Monday, July 2, 2018

Soaring Penguin Pressl: Boum's A Small Revolution

Soaring Penguin Press is one of many small press concerns in the U.K., and they tend to produce nicely-designed and crafted comics that lean between genre and art-comics. Boum's A Small Revolution is somewhere in-between, as it's sort of a war comic. It's the tale of a nation ruled by a tyrannical President, opposed by a Resistance of anarchists. The focus of the story is on a couple of young orphans, the daredevil Florence and the sickly Auguste. She steals food so the two of them can survive, though he has a lung disease (presumably tuberculosis) that is slowly killing him. She hangs out in a dying antiques shop to hear a record by an artist who advocated resistance but not war; it's a paradox that Florence embraces, even as he's referred to as a "deserter". From there, Auguste's older brother Dominique introduces them to the Resistance, and Florence's life is transformed.

There is a scene worthy of Chekhov in the way that it establishes a future scene in which a jovial Resistance fighter plays around with Florence, first giving her a rifle that's way too heavy for her. Then she puts a grenade in her hand, telling her to be careful not to pull the pin, and then she takes it back. After that, the action moves swiftly in this slim volume (94 pages). Boum's clear line and cute, cartoonish drawing style winds up playing a significant narrative role. Florence, with her oval-shaped head and giant, almond-shaped blue eyes is an almost painfully cute character. Boum counteracts that in the early going by showing her smoking; it's an easy, shorthand reference to show how her childhood's been destroyed. Later in the story, when Florence breaks into the Presidential palace and hugs the President's leg, it's a believable development because she is tiny and cute.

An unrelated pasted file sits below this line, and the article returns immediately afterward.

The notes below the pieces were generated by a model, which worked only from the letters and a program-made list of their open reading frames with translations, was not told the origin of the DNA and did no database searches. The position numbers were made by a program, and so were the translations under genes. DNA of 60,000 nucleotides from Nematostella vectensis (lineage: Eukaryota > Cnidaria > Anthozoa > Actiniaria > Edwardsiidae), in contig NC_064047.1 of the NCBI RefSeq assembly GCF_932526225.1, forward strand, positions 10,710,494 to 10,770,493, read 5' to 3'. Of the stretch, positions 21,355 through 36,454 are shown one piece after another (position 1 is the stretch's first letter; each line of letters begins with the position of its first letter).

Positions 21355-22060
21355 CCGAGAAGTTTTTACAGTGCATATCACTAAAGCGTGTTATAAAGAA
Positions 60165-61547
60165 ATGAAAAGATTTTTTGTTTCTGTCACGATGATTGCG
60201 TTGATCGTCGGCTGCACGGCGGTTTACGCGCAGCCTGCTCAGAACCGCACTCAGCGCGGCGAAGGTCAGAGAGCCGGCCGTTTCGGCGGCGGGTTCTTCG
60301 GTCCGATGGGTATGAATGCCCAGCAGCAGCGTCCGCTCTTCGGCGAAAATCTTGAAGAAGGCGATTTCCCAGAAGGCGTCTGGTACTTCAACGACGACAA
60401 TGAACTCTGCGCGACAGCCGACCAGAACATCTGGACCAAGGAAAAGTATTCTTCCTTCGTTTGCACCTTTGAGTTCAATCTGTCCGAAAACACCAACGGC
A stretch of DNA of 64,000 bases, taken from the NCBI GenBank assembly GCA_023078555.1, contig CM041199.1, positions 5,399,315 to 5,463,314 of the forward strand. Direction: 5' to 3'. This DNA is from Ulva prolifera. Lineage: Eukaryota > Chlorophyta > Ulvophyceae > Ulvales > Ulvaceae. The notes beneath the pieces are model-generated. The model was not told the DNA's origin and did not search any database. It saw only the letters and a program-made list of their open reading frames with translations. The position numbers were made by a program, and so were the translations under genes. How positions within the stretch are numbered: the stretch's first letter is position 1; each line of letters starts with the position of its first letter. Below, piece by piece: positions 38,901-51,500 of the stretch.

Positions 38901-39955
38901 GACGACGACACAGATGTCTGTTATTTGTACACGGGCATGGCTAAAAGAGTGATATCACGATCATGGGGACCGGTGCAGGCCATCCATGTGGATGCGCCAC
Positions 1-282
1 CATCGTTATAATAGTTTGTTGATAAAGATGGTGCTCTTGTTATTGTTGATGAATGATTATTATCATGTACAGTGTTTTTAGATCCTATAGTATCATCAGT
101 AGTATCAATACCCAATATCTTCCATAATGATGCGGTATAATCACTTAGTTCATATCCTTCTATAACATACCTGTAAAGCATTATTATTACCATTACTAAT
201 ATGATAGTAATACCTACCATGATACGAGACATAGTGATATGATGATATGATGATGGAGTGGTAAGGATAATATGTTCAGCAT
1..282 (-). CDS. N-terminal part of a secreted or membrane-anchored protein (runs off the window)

Predictably, the President is unamused by Florence, who pretends to be afraid of the Resistance. Someone peels her off of him so he can go make a televised appearance. A sympathetic official asks her if she wants to see the President record his message, leading her to hug him again. This time, the plan works, and we see a certain grenade pin that she places in his hand. It's a fitting end for a character whose life was marked by occasional bursts of beauty amidst long spells of violence and meaninglessness. When the only people in her life were taken from her, she honored their memory be becoming the very symbol of revolution that she had sought in Boris's music. Whether or not her act of violence is less important than its symbolic importance to a watching nation. For all of the flourishes related to characterization in this book, Boum never loses sight of its tight plot elements. It's not a complex story in terms of plot or themes, but Boum uses that simplicity to create a direct, powerful punch in a compact space.

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